Christmas in 1918 and 2020

Like every holiday since St. Patrick’s Day, Christmas this year is another strange one; not least because we are still unable to gather for in-person worship.

But, we will get through this!  I say that because people got through a very similar kind of Christmas during the Spanish Flu pandemic in 1918.

That Christmas, people did not attend worship at our church either.  And, unlike today, there was no live streaming of anything so people just missed out altogether!  

The Spanish Flu was handled on the local level much more than Covid 19 is today.  Remember, the CDC didn’t come into being until 1946.  Still, the methods used to combat the Spanish Flu were remarkably similar to what we are advised to do today:  Wear a mask.  Limit social gatherings (including worship).  Wash your hands.  Quarantine if you have been exposed.

Back then, people were much more likely to obey directives from local, state and federal authorities than they are today.  After all, the war effort was still an active part of people’s lives.  So compliance was high.  

Unlike today, however, there was no vaccine on the way.  The Spanish Flu ended because it eventually could not find enough hosts to spread any further.  For those who, today, might advocate for “herd immunity”, it is important to remember that while 1.5 million people worldwide have died of Covid 19, the Spanish Flu took 30 million lives.

So Christmas in 1918 was a somber one and it may be for you as well this year.  One thing that they had going for them back in 1918 was that the “pods” that people lived in (the people with whom they lived and essentially quarantined with) were much larger.  Extended families still got together for Christmas because they got together every day.  Generations lived together in the same houses.  That’s not the case for us today and I am aware of how lonely this Christmas will be for many who will literally be on their own.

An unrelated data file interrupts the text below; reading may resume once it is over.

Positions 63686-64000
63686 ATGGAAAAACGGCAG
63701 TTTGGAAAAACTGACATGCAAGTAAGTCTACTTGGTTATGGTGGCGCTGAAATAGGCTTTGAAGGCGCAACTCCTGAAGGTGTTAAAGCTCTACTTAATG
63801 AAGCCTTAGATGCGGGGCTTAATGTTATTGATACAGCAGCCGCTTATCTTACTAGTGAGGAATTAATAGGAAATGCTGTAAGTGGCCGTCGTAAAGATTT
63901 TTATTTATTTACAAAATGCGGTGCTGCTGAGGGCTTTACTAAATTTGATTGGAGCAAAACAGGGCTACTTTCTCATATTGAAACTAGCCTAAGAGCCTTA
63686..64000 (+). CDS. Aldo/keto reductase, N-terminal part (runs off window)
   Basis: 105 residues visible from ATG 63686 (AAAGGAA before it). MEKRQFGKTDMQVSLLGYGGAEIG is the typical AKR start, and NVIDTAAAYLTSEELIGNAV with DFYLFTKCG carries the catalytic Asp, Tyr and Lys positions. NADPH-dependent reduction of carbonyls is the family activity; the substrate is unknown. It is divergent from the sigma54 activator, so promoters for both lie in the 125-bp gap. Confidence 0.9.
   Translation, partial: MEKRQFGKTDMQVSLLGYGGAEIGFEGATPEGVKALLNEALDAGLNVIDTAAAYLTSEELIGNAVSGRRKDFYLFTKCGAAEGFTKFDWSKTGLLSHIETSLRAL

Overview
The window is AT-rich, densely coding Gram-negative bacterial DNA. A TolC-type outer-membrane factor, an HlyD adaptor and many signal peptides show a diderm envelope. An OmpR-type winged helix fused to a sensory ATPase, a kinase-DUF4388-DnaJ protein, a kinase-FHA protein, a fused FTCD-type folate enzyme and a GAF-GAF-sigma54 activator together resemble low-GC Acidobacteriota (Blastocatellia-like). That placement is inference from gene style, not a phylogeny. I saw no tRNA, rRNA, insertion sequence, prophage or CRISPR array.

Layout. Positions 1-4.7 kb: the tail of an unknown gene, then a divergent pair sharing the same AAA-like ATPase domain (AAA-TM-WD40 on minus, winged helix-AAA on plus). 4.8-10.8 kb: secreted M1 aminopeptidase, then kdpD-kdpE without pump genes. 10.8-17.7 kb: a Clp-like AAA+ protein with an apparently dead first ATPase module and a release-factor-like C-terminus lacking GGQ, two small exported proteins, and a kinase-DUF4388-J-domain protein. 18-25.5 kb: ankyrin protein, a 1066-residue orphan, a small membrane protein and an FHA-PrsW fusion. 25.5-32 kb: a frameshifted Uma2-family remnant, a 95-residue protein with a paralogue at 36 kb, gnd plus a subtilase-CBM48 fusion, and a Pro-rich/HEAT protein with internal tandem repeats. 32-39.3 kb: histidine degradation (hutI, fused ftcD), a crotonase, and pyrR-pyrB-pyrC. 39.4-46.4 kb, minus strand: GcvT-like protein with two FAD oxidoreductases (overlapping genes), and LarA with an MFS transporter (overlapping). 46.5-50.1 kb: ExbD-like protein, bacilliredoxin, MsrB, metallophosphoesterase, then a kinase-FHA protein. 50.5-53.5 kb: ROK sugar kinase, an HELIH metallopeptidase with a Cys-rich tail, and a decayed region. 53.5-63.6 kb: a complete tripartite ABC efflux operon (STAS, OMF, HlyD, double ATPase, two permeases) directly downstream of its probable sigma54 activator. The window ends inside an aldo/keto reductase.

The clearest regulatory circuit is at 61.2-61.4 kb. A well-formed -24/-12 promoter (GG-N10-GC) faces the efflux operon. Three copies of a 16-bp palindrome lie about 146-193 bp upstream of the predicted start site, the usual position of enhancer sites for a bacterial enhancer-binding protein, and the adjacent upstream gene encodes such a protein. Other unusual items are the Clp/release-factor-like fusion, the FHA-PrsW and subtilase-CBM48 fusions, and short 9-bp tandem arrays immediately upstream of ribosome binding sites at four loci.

Yet the truth of Christmas in 1918 and in 2020 remains the same and it’s meaning is more powerful than in other years: God is with us as one of us.  

I hope that truth sinks deep into your heart this Christmas; especially if you are alone or struggling with your health.  God is with us as one of us.  That means that God is born anew in your life this Christmas like never before.  You don’t have to go searching for God because God could not be closer.  

There is no need for physical distancing when it comes to the incarnation.  And in that nearness there is comfort, healing, light and love.  

It may not be a raucous Christmas this year and that’s okay.  In the subdued spirit of this year, remember that it was into the most challenging of times that Christ was born.  

And because of his arrival, a new life and a new world are possible.

Merry Christmas,

–Rev. Dominic